Sacred Heart Church

Twenty-Fifth Sunday in Ordinary Time

Sunday, September 23, 2018


Jn 6:24-35 The Oscars. The Super Bowl. TV talent shows. Your son's Little League championship. We live in a culture set on competition. The desire to “be the best” goes beyond hobbies and into politics, the corporate world and parenting comparisons at the park. This desire is as old as the human race, and it surely arose in Jesus’ day. While Biblical society was significantly less open and upwardly mobile than our own, power was attractive. From what we know, many of Jesus’ disciples had come from lowly backgrounds. Now they followed a increasingly popular rabbi who seemed primed to do something big.

Jesus does his best to dissuade their high hopes by prophesying his own defeat. “The Son of Many is to be handed over and they will kill him.” Internalizing the message proves challenging for the disciples, and their attention remains fixed on earthly glory. “They discuss among themselves on the way who was the greatest.” True to style, Jesus flips their pretensions on their heads. “If anyone wishes to be first, he shall be the last of all and the servant of all.’”

We have heard these Biblical principles before. Do we believe them? In our professional lives, do we do whatever we can to get ahead, or are we concerned with the entire team succeeding? In the lives of our children, are we more concerned with victory or with building character? Jesus doesn’t condemn success, but he reframes it.”Whoever receives one child such as this in my name, receives me.’” Today’s Gospel is a reality check. In God’s eyes, our success will not be measured by worldly output alone but by how much love and service we offer to others in the process.
Liturgical Publications, Inc


We are created to depend upon one another and walk together in suffering. But when loved ones approach life's end, we may not know how to provide compassionate care. Surround your friend or family member with love, support, and companionship that are “anchored in unconditional respect for their human dignity, beginning with respect for the inherent value of their lives”.
- USCCB Respect Life

Christian Initiation

Inquiry classes are held every Sunday at 11:00 a.m. in the Formation Center next door to the church. (former school). Classes are generally fifty minutes of fun filled, faith filled, conversation on the Catholic Faith. Come meet the team for refreshments and snacks. There are no tests, no homework and no obligation. If learning about the Catholic Faith in a stress free setting is something you or your spouse may be considering, feel welcome to stop by any Sunday. Any question or concerns please call or text Mike Kelleher at 814-934-4076. Thanks. Hope to see you soon!


We presently have nine Small Faith Sharing Group Leaders for the first session of ARISE which will be from October 8 to November 7. Each small group will meet once a week. Sign up sheets are in the vestibule of the church.

Paula Imler's Group will meet on Sundays at 6:00 p.m., Kathy Ansman's Group, Monday at 1:00 p.m., Gabriella Rivera, Tuesdays at 7:00 p.m., Cathy Keefe on Wednesdays at 6:00 p.m., Judy Wahl's Group on Wednesdays at 7:00 p.m., Theresa Adams Group on Thursday at 12:00 Noon, Beth Berger on Thursdays at 1:00 p.m., Michele Liebal on Thursdays at 6:00 p.m., and Sandy Randazzo on Tuesdays at 5:30 p.m.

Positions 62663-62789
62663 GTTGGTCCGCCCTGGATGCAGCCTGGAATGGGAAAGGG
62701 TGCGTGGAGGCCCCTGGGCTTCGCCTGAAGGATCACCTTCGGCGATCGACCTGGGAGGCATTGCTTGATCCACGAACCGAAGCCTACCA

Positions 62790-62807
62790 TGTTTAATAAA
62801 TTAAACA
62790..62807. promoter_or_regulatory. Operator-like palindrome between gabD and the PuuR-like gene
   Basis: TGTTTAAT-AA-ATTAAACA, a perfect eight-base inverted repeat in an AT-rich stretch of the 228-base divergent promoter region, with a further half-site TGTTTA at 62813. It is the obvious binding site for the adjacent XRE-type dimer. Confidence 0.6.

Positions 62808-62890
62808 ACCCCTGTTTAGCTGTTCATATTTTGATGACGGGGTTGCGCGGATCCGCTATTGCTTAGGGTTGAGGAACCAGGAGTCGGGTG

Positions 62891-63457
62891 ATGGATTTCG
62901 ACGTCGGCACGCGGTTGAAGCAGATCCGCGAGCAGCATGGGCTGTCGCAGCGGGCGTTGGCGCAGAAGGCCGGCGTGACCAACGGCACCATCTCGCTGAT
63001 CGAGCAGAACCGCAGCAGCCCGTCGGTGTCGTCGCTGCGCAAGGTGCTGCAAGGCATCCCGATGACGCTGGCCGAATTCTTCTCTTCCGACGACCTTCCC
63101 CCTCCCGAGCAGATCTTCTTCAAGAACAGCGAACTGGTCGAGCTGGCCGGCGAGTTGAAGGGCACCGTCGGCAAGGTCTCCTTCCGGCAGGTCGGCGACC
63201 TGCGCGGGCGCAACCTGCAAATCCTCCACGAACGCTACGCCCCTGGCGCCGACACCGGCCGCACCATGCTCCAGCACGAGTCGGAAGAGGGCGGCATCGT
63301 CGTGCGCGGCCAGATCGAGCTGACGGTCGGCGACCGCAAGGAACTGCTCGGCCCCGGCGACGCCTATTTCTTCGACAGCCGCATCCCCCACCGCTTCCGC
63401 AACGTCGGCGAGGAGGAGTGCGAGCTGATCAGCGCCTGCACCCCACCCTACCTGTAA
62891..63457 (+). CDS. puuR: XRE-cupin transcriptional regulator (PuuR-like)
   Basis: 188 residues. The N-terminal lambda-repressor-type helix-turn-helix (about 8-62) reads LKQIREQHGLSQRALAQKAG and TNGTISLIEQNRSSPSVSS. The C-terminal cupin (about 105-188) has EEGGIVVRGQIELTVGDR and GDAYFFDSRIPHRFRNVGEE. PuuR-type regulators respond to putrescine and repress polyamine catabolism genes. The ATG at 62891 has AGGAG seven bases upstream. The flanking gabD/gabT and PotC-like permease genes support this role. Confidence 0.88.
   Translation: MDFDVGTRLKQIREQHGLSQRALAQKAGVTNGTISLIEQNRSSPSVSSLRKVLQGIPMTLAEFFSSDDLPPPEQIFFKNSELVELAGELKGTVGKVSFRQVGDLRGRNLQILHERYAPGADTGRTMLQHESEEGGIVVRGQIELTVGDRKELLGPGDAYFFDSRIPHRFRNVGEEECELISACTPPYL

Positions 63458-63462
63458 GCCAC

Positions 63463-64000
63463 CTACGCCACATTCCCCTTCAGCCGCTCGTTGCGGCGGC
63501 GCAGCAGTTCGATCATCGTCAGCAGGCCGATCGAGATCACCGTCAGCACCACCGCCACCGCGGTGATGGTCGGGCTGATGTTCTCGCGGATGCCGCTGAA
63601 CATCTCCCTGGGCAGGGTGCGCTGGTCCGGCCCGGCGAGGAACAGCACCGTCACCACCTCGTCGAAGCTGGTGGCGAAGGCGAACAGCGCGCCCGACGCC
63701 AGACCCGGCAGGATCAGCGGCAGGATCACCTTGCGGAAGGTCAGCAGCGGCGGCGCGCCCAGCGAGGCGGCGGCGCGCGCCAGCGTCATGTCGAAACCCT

Groups are limited to 8-10 people.

Live The Liturgy

Humility is really a virtue that allows us to keep our relationships in proper order: God first, others second, and my-self third. Passions and impulses from within can color how we view our lives and distort them. Who among us does not struggle with jealousy, envy, pride and lust? Then when we can't have what we desire, we find ourselves angry, greedy and taking more than we deserve. The downward spiral continues. Even Jesus' disciples, who knew him better than most, argued about who was the greatest. Humbly seeking the wisdom that comes from God and his righteousness is the corrective we need in order to keep ourselves in check.

Liturgical Reflection

There are occasions and circumstances that sometimes make it impossible for the body to be present for the Funeral Mass. When extraordinary circumstances make cremation of a body the only feasible choice, pastoral sensitivity must be exercised by priests, deacons, and others who minister to the family of the deceased. Such circumstances are seen as exceptions to the general practice of the Church which is to have the body of the deceased present for the Vigil of the Deceased and the Funeral Mass
- 2018, Diocese of Altoona-Johnstown, Liturgy Office

Blessings of Pets

There will be a Pet Blessing Service in the courtyard at 11 a.m. on Saturday, October 6, in honor of St. Francis of Assisi. St. Francis had a profound love for all types of animals. The Blessing of Animals is meant to give indi-viduals with animals a chance to reflect on the positive connection they have to our physical and emotional health. All pets are welcome! Last year our pets included dogs, (large, very large, and small), cats, and a chicken!

In Your Prayers

Please remember in your prayers the health intention of Mark Blackie, Denise Conrad, Betty Dalansky, Joan Donnelly, Louis Ferrucci, Cindy Lytle, and Cathy Selly.

If you would like to add a person to our prayer list or re-add a person, please call the rectory office. Remember, you must have permission of the ill person to publish their name. The names will be changed at the beginning of each month so that we are aware of who is currently ill. Thank you.



Sacred Heart Parish | 511 20th Street | Altoona, PA 16602 | (814) 943-8553
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